Current project status
The current status of this project is: Complete.
List of project stages:
- Analysis of responses
- Initiation: Could include discussing scope and terms of reference with lead Government Department
- Pre-consultation: Could include approaching interest groups and specialists, producing scoping and issues papers, finalising terms of project
- Consultation: Likely to include consultation events and paper, making provisional proposals for comment
- Policy development: Will include analysis of consultation responses. Could include further issues papers and consultation on draft Bill
- Reported: Usually recommendations for law reform but can be advice to government, scoping report or other recommendations
We published our final report, which includes our law reform recommendations to Government, on 28 June 2023. On 22 February 2024, we launched a short consultation exercise on draft legislation that would confirm the existence of a “third” category of personal property, in accordance with one of our recommendations in our final report. We seek responses by Friday 22 March 2024.
Digital assets are increasingly important in modern society. They are used for an expanding variety of purposes — including as valuable things in themselves, as a means of payment, or to represent or be linked to other things or rights — and in growing volumes. Electronic signatures, cryptography, smart contracts, distributed ledgers and associated technology broaden the ways in which digital assets can be created, accessed, used and transferred. Such technological development is set only to continue.
Some digital assets (including crypto-tokens and cryptoassets) are treated as objects of property by market participants. Property and property rights are vital to modern social, economic and legal systems and should be recognised and protected as such.
Over the last 15 years, personal property law in England and Wales has proven sufficiently flexible to accommodate digital assets. However, as the digital asset market and related technology continue to change, there remains some residual legal uncertainty and complexity.
The UK Government asked the Law Commission to make recommendations for reform to ensure that the law is capable of accommodating both crypto-tokens and other digital assets in a way which allows the possibilities of this type of technology to flourish.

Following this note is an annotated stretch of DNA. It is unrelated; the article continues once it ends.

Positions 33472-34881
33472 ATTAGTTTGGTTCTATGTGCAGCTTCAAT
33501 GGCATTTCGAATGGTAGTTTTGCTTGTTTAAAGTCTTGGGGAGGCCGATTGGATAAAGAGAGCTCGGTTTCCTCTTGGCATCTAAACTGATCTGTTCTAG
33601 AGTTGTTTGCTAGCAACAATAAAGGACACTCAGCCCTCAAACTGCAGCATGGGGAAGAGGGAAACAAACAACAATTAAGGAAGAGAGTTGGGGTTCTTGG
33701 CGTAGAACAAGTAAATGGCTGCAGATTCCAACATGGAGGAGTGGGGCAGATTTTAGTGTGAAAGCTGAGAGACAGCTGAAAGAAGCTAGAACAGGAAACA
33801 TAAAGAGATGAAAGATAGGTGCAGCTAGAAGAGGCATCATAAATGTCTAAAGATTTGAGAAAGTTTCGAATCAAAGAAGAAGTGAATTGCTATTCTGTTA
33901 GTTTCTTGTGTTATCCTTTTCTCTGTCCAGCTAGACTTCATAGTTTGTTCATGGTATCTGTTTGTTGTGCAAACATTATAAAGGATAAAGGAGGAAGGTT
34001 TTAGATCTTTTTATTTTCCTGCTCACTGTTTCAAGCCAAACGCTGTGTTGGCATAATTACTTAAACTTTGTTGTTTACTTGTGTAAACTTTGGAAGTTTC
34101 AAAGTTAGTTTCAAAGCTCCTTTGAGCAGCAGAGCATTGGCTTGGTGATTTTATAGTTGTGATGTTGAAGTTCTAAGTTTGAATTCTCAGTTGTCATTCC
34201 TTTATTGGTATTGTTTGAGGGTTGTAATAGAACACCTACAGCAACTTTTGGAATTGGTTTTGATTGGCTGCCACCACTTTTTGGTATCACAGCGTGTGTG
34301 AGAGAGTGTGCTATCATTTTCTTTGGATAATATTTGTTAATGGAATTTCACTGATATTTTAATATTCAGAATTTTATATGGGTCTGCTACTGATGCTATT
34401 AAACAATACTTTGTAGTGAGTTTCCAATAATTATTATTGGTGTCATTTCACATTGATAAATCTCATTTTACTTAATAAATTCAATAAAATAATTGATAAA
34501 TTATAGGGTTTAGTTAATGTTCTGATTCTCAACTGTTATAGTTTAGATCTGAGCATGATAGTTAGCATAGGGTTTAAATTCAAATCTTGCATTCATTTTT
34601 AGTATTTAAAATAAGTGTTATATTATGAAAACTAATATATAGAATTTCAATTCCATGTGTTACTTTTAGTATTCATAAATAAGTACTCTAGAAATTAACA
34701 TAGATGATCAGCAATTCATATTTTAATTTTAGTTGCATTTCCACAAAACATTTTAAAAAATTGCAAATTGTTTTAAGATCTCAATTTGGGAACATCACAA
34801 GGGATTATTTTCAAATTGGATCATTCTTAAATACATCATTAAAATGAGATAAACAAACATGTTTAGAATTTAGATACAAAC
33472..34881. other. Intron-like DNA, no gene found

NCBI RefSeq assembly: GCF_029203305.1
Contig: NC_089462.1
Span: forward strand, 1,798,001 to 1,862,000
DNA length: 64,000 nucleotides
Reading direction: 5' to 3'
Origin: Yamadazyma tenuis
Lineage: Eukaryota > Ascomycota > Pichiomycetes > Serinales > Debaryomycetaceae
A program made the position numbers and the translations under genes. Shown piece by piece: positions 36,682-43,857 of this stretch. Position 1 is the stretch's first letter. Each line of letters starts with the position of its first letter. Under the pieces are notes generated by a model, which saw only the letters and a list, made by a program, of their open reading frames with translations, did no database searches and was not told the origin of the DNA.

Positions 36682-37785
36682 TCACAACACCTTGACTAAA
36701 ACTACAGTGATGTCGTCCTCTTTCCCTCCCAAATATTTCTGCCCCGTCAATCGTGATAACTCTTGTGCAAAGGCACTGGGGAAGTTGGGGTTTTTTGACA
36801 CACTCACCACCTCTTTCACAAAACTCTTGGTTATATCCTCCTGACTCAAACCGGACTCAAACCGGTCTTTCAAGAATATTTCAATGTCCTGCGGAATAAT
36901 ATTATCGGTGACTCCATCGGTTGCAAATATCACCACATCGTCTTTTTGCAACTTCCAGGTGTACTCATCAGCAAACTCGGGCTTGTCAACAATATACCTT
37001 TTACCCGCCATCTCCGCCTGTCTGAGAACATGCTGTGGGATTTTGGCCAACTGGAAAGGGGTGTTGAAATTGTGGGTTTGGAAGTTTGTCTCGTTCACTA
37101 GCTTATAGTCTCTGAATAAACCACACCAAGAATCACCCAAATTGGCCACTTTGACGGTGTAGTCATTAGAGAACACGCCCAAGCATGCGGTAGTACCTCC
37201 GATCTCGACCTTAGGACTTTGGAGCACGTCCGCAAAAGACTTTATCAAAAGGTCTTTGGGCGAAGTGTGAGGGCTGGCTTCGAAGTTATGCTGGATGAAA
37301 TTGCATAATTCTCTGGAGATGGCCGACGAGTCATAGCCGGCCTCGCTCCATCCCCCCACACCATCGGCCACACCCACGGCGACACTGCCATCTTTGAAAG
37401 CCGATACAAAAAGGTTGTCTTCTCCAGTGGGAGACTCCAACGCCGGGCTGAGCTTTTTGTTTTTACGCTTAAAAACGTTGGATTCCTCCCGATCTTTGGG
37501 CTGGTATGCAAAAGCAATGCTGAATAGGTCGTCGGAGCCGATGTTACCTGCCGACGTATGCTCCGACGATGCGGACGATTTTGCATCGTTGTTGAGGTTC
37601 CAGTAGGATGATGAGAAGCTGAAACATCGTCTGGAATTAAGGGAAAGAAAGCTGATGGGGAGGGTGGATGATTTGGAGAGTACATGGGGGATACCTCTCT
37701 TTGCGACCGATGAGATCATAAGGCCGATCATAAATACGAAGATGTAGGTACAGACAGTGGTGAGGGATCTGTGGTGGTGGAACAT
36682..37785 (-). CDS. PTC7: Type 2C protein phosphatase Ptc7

In our final report, we conclude that the common law system in England and Wales is well placed to provide a coherent and globally relevant regime for existing and new types of digital asset.
We conclude that the flexibility of common law allows for the recognition of a distinct category of personal property that can better recognise, accommodate and protect the unique features of certain digital assets (including crypto-tokens and cryptoassets). We recommend legislation to confirm the existence of this category and remove any uncertainty. On 22 February 2024 we published a short consultation on draft clauses which would implement this recommendation.
To ensure that courts can respond sensitively to the complexity of emerging technology and apply the law to new fact patterns involving that technology, we recommend that Government create a panel of industry experts who can provide guidance on technical and legal issues relating to digital assets.
We also make recommendations to provide market participants with legal tools that do not yet exist in England and Wales, such as new ways to take security over crypto-tokens and tokenised securities. We recommend this work is undertaken by a multi-disciplinary project team.
Our recommendations for reform and common law development aim to create a clear and consistent framework for digital assets that will provide greater clarity and security to users and market participants. Our recommendations also support the Government’s goal of attracting technological development to cement the position of England and Wales as a global financial hub for crypto-tokens and crypto-assets.
The analysis, recommendations and conclusions in the report were informed by the detailed responses we received to our call for evidence, published in May 2021 and our consultation paper, published July 2022. Thank you to those consultees who responded to our call for evidence and/or our consultation paper or who have otherwise met and corresponded with us during our project.
Our digital assets project builds on the conclusions in the Legal Statement on the Status of Cryptoassets and Smart Contracts and the Legal Statement on Digital Securities by the UK Jurisdiction Taskforce of the LawTech Delivery Panel (the UKJT).
To contact us, or to be added to our mailing list and receive updates about this project, please email firstname.lastname@example.org
You may also be interested in our work on the following:
Area of law
Commercial and common law
Professor Sarah Green